Review: Throne of Glass by Sarah J. Maas

Throne of Glass Book Cover Throne of Glass
Sarah J. Maas

After serving out a year of hard labor in the salt mines of Endovier for her crimes, 18-year-old assassin Celaena Sardothien is dragged before the Crown Prince. Prince Dorian offers her her freedom on one condition: she must act as his champion in a competition to find a new royal assassin. Her opponents are men-thieves and assassins and warriors from across the empire, each sponsored by a member of the king's council. If she beats her opponents in a series of eliminations, she'll serve the kingdom for three years and then be granted her freedom.

Celaena finds her training sessions with the captain of the guard, Westfall, challenging and exhilarating. But she's bored stiff by court life. Things get a little more interesting when the prince starts to show interest in her... but it's the gruff Captain Westfall who seems to understand her best.

Then one of the other contestants turns up dead... quickly followed by another.

Can Celaena figure out who the killer is before she becomes a victim? As the young assassin investigates, her search leads her to discover a greater destiny than she could possibly have imagined.


I’m a fan of strong female characters in books. Forget damsels in distress who sit around wringing their hands and yearning for a hero to come and rescue them – I like a girl with spunk, wit, and the ability to take care of herself. That being said, however, there’s a fine line between a strong, independent heroine and a heroine who’s seemingly invincible.

Believable characters must have some sort of weakness or vulnerability. Celaena Sardothien, the protagonist in Throne of Glass, is lacking this, making it very difficult for me to really feel invested in the book. From the very beginning, Celaena is an uninteresting heroine because she’s just too perfect. Even when she’s competing against the biggest, baddest, toughest fighters around, she has no worthy opponents. It seems like every third paragraph is about how easy it would be to disarm the dozen trained soldiers surrounding her, or how laughable it is that the captain of the king’s guard believes manacles and chains can contain her. I get that she’s an assassin, but come on. Her strategic and physical prowess requires no effort whatsoever, making it lose all meaning.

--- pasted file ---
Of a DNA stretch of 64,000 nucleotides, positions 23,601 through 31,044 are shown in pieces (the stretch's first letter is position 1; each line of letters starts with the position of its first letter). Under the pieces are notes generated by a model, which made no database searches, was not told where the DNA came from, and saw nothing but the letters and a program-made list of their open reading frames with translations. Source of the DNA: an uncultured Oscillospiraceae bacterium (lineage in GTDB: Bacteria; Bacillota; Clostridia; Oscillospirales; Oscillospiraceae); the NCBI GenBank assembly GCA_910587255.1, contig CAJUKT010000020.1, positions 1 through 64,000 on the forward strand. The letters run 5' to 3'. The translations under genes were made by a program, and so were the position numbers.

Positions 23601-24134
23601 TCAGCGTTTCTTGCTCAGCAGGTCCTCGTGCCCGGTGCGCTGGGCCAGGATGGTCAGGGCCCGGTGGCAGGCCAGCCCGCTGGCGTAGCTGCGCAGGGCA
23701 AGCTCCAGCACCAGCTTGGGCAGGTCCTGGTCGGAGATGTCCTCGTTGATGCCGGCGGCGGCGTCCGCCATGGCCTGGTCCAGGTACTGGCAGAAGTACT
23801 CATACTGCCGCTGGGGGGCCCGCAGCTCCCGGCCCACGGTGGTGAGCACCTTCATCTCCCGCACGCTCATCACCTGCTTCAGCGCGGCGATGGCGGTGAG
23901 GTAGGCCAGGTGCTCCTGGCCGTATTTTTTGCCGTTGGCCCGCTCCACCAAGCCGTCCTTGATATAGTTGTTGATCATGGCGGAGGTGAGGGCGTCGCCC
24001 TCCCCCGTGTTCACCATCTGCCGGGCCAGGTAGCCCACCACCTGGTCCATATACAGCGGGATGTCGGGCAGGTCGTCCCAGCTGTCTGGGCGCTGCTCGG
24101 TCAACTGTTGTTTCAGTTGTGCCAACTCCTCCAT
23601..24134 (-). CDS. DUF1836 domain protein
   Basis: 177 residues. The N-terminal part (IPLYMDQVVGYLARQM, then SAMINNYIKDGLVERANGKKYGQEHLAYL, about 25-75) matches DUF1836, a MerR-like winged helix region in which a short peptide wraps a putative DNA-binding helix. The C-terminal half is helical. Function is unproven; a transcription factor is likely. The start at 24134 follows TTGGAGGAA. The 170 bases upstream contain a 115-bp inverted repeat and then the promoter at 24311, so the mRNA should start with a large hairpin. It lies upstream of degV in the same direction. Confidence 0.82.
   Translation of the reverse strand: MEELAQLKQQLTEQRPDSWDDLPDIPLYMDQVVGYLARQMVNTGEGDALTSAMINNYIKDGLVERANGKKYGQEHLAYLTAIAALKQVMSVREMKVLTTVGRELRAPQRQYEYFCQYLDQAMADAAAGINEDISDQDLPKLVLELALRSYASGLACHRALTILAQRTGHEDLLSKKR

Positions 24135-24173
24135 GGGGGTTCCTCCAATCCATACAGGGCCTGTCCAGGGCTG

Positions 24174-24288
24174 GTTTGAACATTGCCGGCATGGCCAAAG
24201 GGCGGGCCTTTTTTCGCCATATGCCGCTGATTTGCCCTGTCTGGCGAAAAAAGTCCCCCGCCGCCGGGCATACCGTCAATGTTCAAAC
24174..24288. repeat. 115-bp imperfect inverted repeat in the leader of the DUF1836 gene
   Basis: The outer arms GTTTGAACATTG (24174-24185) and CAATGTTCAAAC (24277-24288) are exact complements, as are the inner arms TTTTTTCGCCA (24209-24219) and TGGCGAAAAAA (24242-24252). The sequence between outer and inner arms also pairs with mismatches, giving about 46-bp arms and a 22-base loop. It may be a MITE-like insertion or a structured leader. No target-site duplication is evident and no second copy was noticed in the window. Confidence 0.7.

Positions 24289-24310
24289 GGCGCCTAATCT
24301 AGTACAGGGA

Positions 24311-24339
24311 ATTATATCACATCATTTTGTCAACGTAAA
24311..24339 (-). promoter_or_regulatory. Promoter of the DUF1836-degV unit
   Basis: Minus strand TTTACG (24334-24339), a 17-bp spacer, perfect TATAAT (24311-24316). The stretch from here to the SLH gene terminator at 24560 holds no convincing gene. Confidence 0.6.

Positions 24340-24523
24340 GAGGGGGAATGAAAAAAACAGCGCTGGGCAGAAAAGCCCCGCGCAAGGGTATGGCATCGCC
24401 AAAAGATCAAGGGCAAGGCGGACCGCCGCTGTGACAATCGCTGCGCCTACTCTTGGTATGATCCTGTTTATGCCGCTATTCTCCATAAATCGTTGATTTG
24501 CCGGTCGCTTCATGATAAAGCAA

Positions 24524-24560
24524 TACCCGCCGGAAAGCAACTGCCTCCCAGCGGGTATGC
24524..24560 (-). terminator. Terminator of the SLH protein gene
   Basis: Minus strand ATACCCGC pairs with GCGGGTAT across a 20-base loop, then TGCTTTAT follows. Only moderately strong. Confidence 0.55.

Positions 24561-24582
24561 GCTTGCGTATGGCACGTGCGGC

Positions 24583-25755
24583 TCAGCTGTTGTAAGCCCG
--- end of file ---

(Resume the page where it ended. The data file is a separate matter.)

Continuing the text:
I also would have appreciated more of an emotional range for Celaena than just arrogance and anger. If she has to be a physical and tactical prodigy, she should at least have some more emotional vulnerability. Fear, doubt, loneliness, alienation, guilt…there’s an entire array of feelings that the author could have used to make Celaena a little more relatable. Her occasional nightmares and a flash or two of nervousness are not enough to make her believable, and that’s a serious flaw of the book.

One thing that I did enjoy about Throne of Glass was the ending. I don’t want to give anything away, but I appreciate that the love triangle (if you can even call it that – one side of that triangle was rather underdeveloped) didn’t have a clear-cut resolution.

I won’t go so far as saying that Throne of Glass is terrible, but it’s certainly not one I’d recommend.  There are better and brighter books out there that you should be reading instead.

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